Not “Lambs to the Slaughter”: A Program for Resistance to Genocidal Law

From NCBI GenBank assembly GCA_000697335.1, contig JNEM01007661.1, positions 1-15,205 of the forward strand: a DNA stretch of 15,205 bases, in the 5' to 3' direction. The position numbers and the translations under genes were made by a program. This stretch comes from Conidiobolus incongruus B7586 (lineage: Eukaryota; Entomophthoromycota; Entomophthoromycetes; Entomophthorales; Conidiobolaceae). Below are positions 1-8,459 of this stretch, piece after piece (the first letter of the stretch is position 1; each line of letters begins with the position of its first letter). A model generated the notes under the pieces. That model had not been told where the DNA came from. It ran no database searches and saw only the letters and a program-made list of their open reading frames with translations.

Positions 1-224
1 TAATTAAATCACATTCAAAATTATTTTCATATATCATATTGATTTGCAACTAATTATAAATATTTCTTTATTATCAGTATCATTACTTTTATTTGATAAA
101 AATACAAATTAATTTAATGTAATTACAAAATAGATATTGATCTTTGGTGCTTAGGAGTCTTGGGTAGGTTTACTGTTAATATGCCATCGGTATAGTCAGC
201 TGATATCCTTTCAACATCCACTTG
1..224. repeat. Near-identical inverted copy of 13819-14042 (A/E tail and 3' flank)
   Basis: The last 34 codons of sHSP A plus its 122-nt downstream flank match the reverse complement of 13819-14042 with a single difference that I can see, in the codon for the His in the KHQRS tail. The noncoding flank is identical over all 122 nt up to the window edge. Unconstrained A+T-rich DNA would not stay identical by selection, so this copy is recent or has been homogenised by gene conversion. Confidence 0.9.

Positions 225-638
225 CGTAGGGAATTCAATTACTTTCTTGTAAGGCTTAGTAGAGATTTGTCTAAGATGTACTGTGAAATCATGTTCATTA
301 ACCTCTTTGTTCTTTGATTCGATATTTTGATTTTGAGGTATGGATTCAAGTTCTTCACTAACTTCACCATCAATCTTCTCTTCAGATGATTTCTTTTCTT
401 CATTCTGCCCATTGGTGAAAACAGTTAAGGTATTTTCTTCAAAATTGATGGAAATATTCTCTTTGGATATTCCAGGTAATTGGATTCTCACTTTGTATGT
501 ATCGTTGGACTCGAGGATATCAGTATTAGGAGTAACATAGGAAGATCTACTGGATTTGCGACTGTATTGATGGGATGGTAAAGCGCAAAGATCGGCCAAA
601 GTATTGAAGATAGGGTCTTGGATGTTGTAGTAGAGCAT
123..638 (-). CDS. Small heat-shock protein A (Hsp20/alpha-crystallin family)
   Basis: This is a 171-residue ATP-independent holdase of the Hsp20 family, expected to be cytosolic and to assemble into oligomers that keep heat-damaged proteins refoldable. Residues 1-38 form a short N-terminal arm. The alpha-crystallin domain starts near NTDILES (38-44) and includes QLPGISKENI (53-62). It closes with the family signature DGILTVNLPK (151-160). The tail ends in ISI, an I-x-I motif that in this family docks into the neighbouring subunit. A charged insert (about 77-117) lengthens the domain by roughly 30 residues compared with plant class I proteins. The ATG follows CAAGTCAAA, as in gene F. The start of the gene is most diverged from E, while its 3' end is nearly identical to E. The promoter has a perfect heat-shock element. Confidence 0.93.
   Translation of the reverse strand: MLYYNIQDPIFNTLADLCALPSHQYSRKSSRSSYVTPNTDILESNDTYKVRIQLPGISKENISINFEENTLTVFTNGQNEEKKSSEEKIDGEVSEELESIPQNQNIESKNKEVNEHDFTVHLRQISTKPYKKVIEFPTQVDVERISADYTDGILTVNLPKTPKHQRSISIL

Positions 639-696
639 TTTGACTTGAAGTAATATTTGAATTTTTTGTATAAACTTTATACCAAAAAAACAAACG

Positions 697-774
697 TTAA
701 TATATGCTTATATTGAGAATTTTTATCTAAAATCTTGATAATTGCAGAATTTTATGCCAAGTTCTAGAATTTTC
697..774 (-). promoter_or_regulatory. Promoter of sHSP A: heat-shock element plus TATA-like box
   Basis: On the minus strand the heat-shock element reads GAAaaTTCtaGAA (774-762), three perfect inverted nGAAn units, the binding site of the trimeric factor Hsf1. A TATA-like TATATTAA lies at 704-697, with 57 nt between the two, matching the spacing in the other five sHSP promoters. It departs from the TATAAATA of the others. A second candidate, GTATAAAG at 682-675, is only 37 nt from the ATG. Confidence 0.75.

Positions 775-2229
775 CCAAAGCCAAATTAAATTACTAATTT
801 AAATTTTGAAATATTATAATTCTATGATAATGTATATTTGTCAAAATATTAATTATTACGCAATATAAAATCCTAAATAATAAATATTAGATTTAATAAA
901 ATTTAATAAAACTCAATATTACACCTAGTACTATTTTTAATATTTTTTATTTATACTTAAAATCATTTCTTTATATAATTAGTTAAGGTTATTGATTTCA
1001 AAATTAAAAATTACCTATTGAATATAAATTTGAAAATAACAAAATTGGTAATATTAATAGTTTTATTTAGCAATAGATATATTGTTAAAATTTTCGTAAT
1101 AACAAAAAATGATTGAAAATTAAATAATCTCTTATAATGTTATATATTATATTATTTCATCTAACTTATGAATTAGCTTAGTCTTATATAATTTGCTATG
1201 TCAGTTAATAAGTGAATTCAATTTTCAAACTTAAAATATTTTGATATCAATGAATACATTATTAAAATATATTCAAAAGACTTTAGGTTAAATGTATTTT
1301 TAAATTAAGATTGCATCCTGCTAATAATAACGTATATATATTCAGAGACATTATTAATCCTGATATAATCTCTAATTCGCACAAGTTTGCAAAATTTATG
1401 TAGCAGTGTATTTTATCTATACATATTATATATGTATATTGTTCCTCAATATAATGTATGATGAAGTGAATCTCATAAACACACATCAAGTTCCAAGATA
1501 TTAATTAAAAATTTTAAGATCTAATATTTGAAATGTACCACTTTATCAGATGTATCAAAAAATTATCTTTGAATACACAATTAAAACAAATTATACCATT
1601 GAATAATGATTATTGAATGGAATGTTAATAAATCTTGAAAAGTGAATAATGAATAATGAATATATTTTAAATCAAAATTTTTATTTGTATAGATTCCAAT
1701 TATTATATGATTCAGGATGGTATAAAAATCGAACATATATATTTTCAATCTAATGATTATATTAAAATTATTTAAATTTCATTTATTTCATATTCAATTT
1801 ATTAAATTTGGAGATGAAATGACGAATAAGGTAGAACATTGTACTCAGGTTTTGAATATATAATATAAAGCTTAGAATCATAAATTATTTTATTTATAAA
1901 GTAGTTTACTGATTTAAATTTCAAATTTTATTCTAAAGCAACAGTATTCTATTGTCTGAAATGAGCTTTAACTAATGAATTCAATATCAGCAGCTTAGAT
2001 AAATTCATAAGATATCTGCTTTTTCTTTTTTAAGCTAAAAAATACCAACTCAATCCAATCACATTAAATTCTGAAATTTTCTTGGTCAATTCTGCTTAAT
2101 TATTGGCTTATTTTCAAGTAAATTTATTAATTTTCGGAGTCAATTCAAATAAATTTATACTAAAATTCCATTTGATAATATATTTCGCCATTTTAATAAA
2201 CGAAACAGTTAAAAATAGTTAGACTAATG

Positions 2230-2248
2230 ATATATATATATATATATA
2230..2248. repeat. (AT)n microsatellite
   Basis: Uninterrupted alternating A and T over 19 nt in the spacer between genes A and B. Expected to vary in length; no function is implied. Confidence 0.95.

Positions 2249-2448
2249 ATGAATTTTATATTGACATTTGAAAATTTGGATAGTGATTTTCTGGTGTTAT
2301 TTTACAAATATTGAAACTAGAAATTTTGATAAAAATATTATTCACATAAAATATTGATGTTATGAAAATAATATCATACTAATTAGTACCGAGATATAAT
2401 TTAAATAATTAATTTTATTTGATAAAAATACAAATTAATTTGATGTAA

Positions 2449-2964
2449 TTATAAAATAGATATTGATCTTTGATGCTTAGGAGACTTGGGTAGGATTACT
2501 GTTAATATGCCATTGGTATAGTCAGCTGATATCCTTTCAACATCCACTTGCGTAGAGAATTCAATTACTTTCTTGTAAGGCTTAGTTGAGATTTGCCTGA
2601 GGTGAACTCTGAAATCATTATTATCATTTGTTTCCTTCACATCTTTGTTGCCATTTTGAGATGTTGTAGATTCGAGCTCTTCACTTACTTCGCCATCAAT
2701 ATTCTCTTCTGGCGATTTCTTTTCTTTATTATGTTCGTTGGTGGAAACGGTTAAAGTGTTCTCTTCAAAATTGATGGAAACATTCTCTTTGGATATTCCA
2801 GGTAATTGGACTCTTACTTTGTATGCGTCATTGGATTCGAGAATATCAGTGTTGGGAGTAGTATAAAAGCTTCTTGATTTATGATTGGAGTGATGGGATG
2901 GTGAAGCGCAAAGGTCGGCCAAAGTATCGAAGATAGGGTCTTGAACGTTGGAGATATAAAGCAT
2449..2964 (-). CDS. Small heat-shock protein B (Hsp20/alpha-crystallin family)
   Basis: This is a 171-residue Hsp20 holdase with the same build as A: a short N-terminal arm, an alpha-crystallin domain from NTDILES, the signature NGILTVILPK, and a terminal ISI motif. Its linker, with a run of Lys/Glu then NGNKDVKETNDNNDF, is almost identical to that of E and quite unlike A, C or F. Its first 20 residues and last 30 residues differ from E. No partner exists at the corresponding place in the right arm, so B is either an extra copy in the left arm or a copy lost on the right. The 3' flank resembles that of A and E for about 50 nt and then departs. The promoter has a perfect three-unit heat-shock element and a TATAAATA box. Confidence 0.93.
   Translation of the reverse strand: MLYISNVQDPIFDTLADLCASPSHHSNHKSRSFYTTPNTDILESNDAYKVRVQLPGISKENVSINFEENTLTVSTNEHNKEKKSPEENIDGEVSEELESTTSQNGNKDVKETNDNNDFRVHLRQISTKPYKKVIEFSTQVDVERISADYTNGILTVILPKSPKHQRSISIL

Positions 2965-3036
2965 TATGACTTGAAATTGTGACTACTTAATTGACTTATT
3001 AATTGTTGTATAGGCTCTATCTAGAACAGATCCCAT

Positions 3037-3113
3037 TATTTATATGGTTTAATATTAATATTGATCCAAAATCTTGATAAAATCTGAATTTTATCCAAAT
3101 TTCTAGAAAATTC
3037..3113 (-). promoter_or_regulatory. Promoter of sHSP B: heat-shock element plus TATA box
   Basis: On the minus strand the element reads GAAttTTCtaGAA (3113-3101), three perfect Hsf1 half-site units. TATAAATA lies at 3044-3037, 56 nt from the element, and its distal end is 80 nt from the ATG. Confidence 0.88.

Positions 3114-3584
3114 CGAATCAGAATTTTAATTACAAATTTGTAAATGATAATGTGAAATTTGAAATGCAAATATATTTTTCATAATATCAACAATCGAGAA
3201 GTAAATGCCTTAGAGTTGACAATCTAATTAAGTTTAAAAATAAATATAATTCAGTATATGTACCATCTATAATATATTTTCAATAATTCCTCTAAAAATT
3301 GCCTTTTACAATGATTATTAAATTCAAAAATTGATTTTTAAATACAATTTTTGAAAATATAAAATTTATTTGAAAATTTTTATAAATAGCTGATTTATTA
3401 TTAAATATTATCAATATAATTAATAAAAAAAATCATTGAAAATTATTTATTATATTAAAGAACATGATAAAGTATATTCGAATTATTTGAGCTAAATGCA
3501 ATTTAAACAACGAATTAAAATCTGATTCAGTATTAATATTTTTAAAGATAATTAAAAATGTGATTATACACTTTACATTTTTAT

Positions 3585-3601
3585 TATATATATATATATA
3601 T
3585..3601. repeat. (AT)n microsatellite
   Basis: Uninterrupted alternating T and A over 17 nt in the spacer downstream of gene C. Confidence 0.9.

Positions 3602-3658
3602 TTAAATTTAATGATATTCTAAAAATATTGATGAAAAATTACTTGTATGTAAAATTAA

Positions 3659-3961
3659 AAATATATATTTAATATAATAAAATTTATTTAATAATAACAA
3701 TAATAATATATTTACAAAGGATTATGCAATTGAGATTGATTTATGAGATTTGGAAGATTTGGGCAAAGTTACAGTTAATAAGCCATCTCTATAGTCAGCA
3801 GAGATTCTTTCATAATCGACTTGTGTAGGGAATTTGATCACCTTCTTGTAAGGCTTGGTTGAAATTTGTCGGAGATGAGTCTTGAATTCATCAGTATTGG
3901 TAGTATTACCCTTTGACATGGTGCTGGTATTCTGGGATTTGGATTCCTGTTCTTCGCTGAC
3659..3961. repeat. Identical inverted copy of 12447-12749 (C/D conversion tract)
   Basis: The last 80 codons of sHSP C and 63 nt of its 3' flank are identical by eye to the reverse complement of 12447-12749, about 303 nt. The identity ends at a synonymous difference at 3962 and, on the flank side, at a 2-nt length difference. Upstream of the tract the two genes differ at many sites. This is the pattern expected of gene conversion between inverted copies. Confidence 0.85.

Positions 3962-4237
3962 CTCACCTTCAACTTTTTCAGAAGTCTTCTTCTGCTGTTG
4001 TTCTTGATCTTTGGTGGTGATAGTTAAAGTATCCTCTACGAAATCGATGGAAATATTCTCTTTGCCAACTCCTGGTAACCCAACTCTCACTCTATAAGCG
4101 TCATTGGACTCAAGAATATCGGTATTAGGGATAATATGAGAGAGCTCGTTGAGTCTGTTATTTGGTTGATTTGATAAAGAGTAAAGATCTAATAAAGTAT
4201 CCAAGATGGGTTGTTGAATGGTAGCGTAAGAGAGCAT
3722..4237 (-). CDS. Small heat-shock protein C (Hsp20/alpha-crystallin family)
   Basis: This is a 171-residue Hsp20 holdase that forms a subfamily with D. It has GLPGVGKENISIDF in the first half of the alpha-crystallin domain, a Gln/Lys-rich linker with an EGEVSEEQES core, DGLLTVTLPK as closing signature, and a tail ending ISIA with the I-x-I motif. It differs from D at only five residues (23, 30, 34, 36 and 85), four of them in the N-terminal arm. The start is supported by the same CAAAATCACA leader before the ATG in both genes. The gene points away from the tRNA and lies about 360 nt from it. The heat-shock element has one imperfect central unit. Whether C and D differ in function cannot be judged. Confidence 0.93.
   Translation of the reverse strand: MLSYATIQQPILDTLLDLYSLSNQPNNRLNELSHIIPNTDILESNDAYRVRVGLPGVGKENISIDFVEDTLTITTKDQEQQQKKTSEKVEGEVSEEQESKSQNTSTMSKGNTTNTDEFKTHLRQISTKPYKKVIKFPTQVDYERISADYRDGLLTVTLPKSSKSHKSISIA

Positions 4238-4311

This article examines the way in which international law is part and parcel of a broad vision of genocide prevention as the responsibility of the international community and states, and therefore implicitly disempowering of victims. It sketches the role that scholars of actual genocides ascribe to resistance efforts in averting genocides. On the basis of a particular understanding of genocidal conduct as being at least partly determined by blind obedience to orders and the law (“genocidal law”), the article suggests that a useful way of looking at resistance is one that sees it as a fundamentally normative activity. It then contends that the fundamental challenge is for the international community to better assess ways in which international law might stimulate resistance to such “genocidal law.” The article puts forward a militant theory of genocide that is rooted in resistance put up by those threatened by and studies the role that international law might have in legitimizing, supporting and validating resistance efforts.